March 31, 2014
Eating Organic Food Does Not Reduce Cancer Risk In Women
redOrbit Staff & Wire Reports - Your Universe Online
Dr. Kathryn Bradbury and her colleagues polled approximately 600,000 female subjects who were at least 50 years of age whether or not they regularly consumed organic foods as part of the Million Women Study. They also looked at how many women went on to develop 16 of the most common forms of cancer in the nine-year period following the study.
Overall, approximately 50,000 women developed cancer during that time. However, Dr. Bradbury’s team discovered no difference in the overall cancer risk between the 180,000 women who said that they had never eaten organic food with the roughly 45,000 ladies who said that the usually or always consume organically grown products.
The scientists also looked individually at the 16 most common types of the disease, and found a slight increase in the risk of developing breast cancer and a reduction in the likelihood of contracting non-Hodgkin lymphoma in women who ate primarily organic food. However, that could be due in part to luck and other factors, the authors noted.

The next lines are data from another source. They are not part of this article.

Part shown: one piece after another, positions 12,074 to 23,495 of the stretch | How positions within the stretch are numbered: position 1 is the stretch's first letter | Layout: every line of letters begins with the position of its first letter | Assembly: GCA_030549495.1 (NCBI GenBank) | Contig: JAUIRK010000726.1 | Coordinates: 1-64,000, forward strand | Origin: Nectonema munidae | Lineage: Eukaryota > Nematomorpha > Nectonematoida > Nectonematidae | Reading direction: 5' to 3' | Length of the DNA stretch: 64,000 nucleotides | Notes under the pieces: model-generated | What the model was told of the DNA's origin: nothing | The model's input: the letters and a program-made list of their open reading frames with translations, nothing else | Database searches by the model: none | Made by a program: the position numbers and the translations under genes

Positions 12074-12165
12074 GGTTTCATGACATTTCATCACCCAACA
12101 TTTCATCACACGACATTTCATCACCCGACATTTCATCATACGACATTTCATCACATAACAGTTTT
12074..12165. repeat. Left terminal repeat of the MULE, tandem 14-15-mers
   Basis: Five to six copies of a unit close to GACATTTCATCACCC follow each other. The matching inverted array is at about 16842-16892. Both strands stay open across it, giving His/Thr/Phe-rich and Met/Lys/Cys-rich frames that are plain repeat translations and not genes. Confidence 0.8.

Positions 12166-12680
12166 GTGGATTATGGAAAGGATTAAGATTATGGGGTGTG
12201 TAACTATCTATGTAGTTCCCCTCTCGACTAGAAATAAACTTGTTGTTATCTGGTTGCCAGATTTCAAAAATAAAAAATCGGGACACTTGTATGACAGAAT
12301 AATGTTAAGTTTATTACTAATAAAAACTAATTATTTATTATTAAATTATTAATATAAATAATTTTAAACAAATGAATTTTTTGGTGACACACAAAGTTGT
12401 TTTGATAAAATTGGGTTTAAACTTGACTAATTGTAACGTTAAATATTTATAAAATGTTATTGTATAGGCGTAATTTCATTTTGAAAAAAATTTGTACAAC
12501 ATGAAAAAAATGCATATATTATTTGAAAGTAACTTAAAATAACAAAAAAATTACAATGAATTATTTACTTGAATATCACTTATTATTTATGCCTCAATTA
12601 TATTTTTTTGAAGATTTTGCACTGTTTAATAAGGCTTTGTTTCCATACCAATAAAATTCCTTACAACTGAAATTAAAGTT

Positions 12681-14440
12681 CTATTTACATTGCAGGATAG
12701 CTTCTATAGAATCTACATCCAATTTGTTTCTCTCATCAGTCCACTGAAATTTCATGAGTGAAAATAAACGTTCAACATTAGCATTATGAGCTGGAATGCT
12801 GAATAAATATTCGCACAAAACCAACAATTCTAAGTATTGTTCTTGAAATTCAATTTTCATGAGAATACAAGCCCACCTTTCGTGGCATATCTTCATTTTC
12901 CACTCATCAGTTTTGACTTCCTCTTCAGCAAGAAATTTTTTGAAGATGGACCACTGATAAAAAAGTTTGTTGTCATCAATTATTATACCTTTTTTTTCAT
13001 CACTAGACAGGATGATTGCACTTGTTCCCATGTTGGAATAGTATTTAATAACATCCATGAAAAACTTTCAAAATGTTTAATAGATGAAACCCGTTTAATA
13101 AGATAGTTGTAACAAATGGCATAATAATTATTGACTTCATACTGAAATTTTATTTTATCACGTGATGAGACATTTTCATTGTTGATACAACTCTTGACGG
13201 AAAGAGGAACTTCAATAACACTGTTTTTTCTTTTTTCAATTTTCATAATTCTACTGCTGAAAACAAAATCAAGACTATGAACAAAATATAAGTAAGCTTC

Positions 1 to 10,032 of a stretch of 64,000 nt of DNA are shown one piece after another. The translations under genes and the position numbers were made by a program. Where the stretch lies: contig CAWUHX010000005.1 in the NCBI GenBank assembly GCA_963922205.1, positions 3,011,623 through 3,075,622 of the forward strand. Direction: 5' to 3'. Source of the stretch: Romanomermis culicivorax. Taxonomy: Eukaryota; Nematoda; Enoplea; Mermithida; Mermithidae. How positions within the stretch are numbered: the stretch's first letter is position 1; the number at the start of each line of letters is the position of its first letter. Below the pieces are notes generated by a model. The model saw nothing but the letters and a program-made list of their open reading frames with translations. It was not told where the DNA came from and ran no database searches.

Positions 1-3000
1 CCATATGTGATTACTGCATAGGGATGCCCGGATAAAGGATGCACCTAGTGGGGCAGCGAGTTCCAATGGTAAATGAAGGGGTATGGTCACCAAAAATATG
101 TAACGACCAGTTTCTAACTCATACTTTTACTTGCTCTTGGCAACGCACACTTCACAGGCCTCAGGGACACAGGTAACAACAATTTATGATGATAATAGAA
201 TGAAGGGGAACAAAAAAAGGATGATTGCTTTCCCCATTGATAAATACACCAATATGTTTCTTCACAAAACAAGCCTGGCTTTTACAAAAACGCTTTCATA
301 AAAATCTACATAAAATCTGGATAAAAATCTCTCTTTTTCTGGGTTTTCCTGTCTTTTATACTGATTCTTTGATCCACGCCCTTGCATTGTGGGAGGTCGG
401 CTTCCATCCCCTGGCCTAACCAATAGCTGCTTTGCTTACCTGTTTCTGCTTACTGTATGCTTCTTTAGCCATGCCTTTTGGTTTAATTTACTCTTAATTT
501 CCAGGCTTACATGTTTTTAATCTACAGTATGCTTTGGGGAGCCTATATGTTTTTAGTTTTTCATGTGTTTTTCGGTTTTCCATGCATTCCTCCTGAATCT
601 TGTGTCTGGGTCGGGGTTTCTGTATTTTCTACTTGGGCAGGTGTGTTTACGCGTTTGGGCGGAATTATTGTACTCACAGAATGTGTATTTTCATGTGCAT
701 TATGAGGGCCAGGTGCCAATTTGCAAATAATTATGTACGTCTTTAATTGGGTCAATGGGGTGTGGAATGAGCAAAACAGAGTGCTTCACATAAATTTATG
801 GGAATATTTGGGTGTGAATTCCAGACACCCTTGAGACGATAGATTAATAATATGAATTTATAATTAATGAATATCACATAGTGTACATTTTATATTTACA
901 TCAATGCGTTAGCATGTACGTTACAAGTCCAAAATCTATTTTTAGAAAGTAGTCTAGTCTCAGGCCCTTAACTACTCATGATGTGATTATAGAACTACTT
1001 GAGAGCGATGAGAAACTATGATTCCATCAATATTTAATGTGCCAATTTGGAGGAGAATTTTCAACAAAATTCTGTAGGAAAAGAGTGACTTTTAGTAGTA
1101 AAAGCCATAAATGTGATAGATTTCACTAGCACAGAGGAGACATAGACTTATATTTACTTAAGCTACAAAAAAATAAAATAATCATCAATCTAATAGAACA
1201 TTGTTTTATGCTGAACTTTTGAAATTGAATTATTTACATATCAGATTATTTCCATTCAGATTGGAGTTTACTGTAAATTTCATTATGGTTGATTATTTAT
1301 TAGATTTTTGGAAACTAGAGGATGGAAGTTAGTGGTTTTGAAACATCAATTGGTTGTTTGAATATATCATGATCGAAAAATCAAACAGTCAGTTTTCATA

“In this large study of middle-aged women in the UK we found no evidence that a woman's overall cancer risk was decreased if she generally ate organic food,” study author and Oxford University epidemiology professor Tim Key said in a statement Friday.
The agricultural industry frequently uses pesticides, and recently many consumers have become concerned that they could increase the risk of cancer. While the study authors report that conventionally grown fruits and vegetables can contain trace amounts of pesticides, there is no evidence to suggest that eating them increases cancer risk.
“This study adds to the evidence that eating organically grown food doesn't lower your overall cancer risk. But if you're anxious about pesticide residues on fruit and vegetables, it's a good idea to wash them before eating,” explained Dr. Claire Knight of Cancer Research UK.
“Scientists have estimated that over 9 percent of cancer cases in the UK may be linked to dietary factors, of which almost 5 percent are linked to not eating enough fruit and vegetables,” she added. “So eating a well-balanced diet which is high in fruit and vegetables – whether conventionally grown or not – can help reduce your cancer risk.”